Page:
George
2010-Sep-25, 03:27 PM
Knock yourself on the side of the head. Some gear or something
must have got stuck. Philippe wants the Stefan-Boltzmann law,
Planck's law of blackbody radiation (also called the Wien-Planck
law), Wien's displacement law, and the Wien distribution law
(also called Wien's law). The latter is useful for approximate
calculations in certain cases.
There was a shift in this thread to photon flux, so I went with the flow. :) But I did use the Planck distribution approach to get to my value, which seems to differ only slightly with Hornblower's result. For the Sun, at 1000nm, the SED value (per unit wavelength) is about 757 w - m-2, which is 757 J-s-1-m-2. Then the apparent magnitude of the Sun must be lowered to 30, which is a big drop. The resulting brightness reduction multiplied by the photon flux (using AndreasJ's equation) will yield about 1 photon per the 2.4 meter aperture Hubble mirror.

ngc3314
2010-Sep-25, 05:36 PM
An alternate estimate uses one of those old rough rules in the biz - a V=0 star has 1000 photons per (cm2 s A) arriving. (More precisely, it's about 3% higher, but at the level of accuracy it depends on details of the stellar spectrum). So at V=30, we would have 10-9 per (cm2 s A), with a typical filter bandwidth of 1500 A and mirror area 40700 cm2 or so. So that gives about 0.06 photon per second into the aperture. The CCDs are pretty efficient these days, peaking above 90%, so with a broadband filter most of that would be captured. (Part of the difference with the above estimates must be the filter width; the photon rate goes up by maybe a factor 4 if you use something like the STIS "white-light" mode which passes from 400-1000 nm at once, as they used in the HDF-S).

Those numbers make sense with typical HST data - looking at a single-orbit WFC3 image in the I band, the detection limit is for stars around 0.2 detected photon/second. Long stacks such as the Deep Fields could, in principle, go nearly 10 times deeper.

George
2010-Sep-26, 07:08 PM
The following values I obtained came from using the Planck distribution. Since the visiual maginitude is set for 30, then the change in brightness is required, and, being visual, I used the 430nm to 720nm range -- is there an astronomical standard here? -- and found the percent (visual portion/total) that allowed me to convert from a 1AU level that I use for the known visual mag. of the Sun (-26.7 @ 1 AU), then calculated the delta B for a visual 30 mag. result. I then determined the percent of energy in the IR band ngc3314 mentions (150nm band width around 1 micron wavelength). Since the average IR photon energy in this band is 3.18 e21 Joules I found the total photon flux density and divided it by the brightness change. Here's what I found...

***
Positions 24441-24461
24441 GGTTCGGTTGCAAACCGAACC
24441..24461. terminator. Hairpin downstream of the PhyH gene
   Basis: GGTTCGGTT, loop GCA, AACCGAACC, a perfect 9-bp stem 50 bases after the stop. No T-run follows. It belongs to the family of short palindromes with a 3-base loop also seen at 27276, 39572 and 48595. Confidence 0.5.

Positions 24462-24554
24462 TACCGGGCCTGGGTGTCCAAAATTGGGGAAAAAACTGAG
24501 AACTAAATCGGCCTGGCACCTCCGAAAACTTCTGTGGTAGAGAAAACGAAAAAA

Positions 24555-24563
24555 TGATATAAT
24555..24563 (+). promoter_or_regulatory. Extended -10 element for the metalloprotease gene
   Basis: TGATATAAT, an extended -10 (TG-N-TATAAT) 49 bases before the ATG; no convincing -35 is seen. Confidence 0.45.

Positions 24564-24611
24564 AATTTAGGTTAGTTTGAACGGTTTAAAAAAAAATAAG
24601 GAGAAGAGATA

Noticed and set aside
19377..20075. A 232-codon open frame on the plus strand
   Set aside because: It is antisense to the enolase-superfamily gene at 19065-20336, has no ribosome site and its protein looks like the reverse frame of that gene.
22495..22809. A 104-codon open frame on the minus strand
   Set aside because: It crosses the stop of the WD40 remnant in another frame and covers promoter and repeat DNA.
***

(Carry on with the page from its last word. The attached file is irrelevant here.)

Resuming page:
In the IR band (920nm to 1070nm) photon flux of various stars at a visual magnitude 30 scooped-up by Hubble's 2.4m mirror:


Stelar Temperature:............................. 2,000 2,500 2,900 5,777 20,000
Total Wattage Est. (fictious):..................... 1,690 4,400 8,150 135,400 19,633,000
Stefan Boltzman Wattage (1AU):....................... 19.6 47.8 86.6 1,363.0 195,803.8
Visible Total (430 to 720nm)......................... 19.76 192.73 701 49517 1,796,590.0
Visibile Wattage %:................................. 1.17% 4.38% 8.60% 36.57% 9.15%
Visual Wattage:...................................... 0.229 2.094 7.449 498.461 17,917.746
Average Energy of visual photon:................. 5.60E-20 5.60E-20 5.60E-20 5.60E-20 5.60E-20
Photons (visual) per sec per m^2:.................. 4.09E+18 3.74E+19 1.33E+20 8.90E+21 3.20E+23

Relative brightness to Sun in visual (delta B)... 0.00046 0.00420 0.01494 1.00000 35.94611
Change in Solar magnitude at 1AU:............... 8.34 5.94 4.56 0.00 -3.89
Mag. at 1AU:........................................... -18.36 -20.76 -22.14 -26.70 -30.59
Delta Change in M to 30M, visual:.................. 48.36 50.76 52.14 56.70 60.59
Delt B change:........................................ 2.20E+19 2.01E+20 7.15E+20 4.79E+22 1.72E+24
Visual Photon flux per m^2:......................... 0.19 0.19 0.19 0.19 0.19

Total IR wattage (920 to 1070nm)................ 96 407.5 909 12326 127465
Percent of IR band in total wattage:............. 5.68% 9.26% 11.15% 9.10% 0.65%
Actual IR wattage est.:............................. 1.113 4.427 9.659 124.079 1271.234
Average Energy of IR photon:...................... 3.18E-20 3.18E-20 3.18E-20 3.18E-20 3.18E-20
Photon flux at 1AU:................................. 3.50E+19 1.39E+20 3.03E+20 3.90E+21 3.99E+22
Change in Brightness (see above):................ 2.20E+19 2.01E+20 7.15E+20 4.79E+22 1.72E+24
Flux at 30M:............................................ 1.59 0.69 0.42 0.08 0.02
Hubble 2.4m mirror area:............................. 4.52 4.52 4.52 4.52 4.52
IR Photon flux at M= 30:.............................. 7.19 3.13 1.92 0.37 0.10

[I deleted the former values since they were goofed-up. The above should be correct. I used 5777K for the Sun, but used 5850K for the Planck distribution percentages.]